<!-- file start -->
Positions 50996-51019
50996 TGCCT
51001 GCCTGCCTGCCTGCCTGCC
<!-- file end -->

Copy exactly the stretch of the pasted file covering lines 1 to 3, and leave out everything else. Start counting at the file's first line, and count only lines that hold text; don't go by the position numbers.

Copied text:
Positions 50996-51019
50996 TGCCT
51001 GCCTGCCTGCCTGCCTGCC